AudioBook Review ~ Luckiest Girl Alive by Jessica Knoll

AudioBook Review ~ Luckiest Girl Alive by Jessica Knoll

Welcome to my AudioBook review for Luckiest Girl Alive the debut offering from Jessica Knoll. While many are comparing this to Gone Girl, I found the feel of a Picoult story buried within the darker themes, interior monologues and struggles for acceptance.


AudioBook Review:

What happens when your entire life is obsessed with outward appearances and fitting in, but inside you are stuck on rewind?  Exactly what happens to Ani (orTifAni) during this story.  A difficult and often brutal story of a young woman struggling with moving forward and her own obsessions with being perceived as the “it girl”.  While blurb and other reviewers tend to mention the Gone Girl like twist and tone, I found the story more reminiscent of a Jodi Picoult story: dark, difficult characters with an overall sense of doom ahead warnings.

Ani has everything, or so she thinks. You will tire of her materialistic view, designer name dropping, weight obsessions and frequent vapid and shallow references to life. Because for her, to go deeper reveals all she has done and foregone to ‘fit in’ and build this caricature that fits well in the society in which she strives to belong.  It’s a truly rough listen as she engenders ZERO empathy early on, and it isn’t until her past and the events during freshman year come to light that you can see why she is so very obsessed with the superficial trappings that say you have ‘arrived”.

So, as a debut offering, I appreciated Knoll’s ability to weave the story that was so full of characters that were unsympathetic and often unlikable. And Ani spends far too much time bemoaning her victim status in an offhanded bitter way, while ignoring the actual elements in her life that would give her some fulfillment.  A shallow puddle with few to no personal insights until the story truly starts to reveal the secrets, I didn’t give a toss about Ani herself, but was curious to see just how and why she was so broken. Beautifully revealed with flashbacks that both feel younger and contain a surprising amount of insight from TifAni, one wonders what was actually learned from the repeated mistakes and missteps, and how much time Ani has spent truly examining that time in her life.

Narration is provided by Madeleine Maby and her ability to present Ani in all of her confusion and despair is wonderful. Moments from other characters are neatly presented and clearly distinct, and the addition of emotional overlay when required fits the story precisely. Her presentation feels wholly correct and twenty-something, without coming off too mature or young.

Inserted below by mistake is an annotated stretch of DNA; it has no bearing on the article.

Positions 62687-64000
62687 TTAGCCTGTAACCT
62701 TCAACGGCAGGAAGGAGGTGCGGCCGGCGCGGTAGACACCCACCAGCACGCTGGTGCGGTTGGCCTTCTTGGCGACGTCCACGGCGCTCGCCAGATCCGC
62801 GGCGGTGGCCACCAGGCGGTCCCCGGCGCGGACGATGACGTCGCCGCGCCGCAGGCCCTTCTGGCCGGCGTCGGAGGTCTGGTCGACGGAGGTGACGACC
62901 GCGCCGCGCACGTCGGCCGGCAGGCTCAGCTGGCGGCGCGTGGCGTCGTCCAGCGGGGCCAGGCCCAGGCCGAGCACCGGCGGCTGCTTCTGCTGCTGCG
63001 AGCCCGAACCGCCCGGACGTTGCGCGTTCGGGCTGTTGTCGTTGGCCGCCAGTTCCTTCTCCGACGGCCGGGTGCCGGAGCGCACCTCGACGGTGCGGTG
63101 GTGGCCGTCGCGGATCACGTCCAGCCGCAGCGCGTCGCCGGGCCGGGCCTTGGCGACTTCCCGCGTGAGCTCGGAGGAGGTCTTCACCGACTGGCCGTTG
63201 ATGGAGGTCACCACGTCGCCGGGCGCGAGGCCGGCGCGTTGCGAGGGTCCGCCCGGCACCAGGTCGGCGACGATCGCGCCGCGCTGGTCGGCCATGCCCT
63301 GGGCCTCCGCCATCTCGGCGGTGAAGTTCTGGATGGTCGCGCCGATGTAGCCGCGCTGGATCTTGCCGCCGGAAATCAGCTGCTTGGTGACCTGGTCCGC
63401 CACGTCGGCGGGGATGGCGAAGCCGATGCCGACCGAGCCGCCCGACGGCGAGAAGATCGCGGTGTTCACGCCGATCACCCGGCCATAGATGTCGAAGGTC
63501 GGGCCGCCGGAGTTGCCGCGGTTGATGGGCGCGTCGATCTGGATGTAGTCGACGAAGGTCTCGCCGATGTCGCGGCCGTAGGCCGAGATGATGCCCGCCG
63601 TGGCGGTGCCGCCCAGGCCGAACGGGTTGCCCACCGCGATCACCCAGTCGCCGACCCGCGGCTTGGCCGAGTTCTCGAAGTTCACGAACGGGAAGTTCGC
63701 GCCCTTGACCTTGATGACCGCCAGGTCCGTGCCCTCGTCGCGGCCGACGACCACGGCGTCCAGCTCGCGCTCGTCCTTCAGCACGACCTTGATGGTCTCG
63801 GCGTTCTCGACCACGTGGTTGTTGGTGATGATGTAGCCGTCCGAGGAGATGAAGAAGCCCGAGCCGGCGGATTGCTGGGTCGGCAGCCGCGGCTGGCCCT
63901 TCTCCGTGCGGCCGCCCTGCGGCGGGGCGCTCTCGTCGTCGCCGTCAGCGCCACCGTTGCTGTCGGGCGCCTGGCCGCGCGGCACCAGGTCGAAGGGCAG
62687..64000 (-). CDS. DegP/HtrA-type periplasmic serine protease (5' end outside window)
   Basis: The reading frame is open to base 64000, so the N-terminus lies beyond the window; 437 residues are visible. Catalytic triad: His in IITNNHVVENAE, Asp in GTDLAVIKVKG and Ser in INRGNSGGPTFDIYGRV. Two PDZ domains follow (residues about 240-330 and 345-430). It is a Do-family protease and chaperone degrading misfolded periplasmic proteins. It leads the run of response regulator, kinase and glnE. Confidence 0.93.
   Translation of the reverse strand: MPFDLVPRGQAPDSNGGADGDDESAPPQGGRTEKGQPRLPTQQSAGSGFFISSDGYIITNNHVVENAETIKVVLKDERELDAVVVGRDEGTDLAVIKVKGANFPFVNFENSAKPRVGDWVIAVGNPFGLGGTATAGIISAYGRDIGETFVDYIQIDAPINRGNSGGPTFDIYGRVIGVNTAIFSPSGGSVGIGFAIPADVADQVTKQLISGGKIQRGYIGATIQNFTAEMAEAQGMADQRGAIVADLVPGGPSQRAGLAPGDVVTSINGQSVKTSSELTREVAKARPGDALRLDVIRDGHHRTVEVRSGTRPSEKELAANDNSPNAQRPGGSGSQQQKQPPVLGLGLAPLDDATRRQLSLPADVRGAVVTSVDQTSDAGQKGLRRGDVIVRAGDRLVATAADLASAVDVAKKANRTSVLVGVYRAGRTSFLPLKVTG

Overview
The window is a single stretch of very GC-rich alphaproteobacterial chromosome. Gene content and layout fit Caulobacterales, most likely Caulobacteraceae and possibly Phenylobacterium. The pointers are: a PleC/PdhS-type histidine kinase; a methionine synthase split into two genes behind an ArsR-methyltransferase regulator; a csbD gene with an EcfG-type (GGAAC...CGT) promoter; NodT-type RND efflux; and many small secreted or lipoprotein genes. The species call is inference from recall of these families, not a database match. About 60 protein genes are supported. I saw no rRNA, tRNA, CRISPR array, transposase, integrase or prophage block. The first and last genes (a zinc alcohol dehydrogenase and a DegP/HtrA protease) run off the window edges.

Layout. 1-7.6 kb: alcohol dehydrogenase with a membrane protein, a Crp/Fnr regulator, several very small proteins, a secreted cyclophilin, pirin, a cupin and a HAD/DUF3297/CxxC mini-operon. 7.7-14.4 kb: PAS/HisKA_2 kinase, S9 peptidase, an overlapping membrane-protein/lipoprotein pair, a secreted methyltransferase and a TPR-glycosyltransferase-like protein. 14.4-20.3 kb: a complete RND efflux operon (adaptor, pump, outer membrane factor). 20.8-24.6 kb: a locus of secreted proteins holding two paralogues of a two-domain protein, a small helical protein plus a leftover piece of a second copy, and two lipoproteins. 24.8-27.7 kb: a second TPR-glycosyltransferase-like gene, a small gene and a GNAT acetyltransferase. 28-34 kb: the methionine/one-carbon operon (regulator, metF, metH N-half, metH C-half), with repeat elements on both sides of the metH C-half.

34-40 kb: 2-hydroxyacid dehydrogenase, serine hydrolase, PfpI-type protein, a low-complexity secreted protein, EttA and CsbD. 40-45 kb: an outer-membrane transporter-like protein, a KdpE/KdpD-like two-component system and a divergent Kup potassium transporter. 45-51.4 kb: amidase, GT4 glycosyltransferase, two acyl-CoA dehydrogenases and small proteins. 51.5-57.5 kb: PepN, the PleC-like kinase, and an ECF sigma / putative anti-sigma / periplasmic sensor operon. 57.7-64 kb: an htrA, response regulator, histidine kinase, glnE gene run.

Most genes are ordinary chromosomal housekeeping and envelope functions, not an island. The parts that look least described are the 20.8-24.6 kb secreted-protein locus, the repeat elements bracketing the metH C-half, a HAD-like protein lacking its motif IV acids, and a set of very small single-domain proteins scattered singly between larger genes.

While not a perfect story, Knoll does present a believable reason for Ani’s present behavior, it ultimately is a story about knowing oneself and finding the courage to face yourself without the trappings that present a more glamorous, rich or accomplished person, and just how difficult that can be in the new, bigger, better, more world of today.

Stars: Overall 4  Narration 4 Story 4

AudioBook Review ~ Luckiest Girl Alive by Jessica Knoll

Title: Luckiest Girl Alive
Author: Jessica Knoll
Genre: Literary Fiction
Narrator: Madeleine Maby
Published by: Simon & Schuster
ISBN: 1476789630
Published on: May 12th 2015
Source: Simon and Schuster Audio
Pages: 352
Audio Length: 11 Hours: 47 minutes
Rated: four-stars
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See this Title on Goodreads


As a teenager at the prestigious Bradley School, Ani FaNelli endured a shocking, public humiliation that left her desperate to reinvent herself. Now, with a glamorous job, expensive wardrobe, and handsome blue blood fiancé, she’s this close to living the perfect life she’s worked so hard to achieve.

But Ani has a secret.

There’s something else buried in her past that still haunts her, something private and painful that threatens to bubble to the surface and destroy everything.

With a singular voice and twists you won’t see coming, Luckiest Girl Alive explores the unbearable pressure that so many women feel to “have it all” and introduces a heroine whose sharp edges and cutthroat ambition have been protecting a scandalous truth, and a heart that's bigger than it first appears.

The question remains: will breaking her silence destroy all that she has worked for—or, will it at long last, set Ani free?

A copy of this title was provided via Simon and Schuster Audio for purpose of honest review. I was not compensated for this review: all conclusions are my own responsibility.


About Jessica Knoll

Jessica Knoll has been a senior editor at Cosmopolitan, and the articles editor at SELF. She grew up in the suburbs of Philadelphia and graduated from The Shipley School in Bryn Mawr, Pennsylvania, and from Hobart and William Smith Colleges in Geneva, New York. She lives in New York City with her husband.





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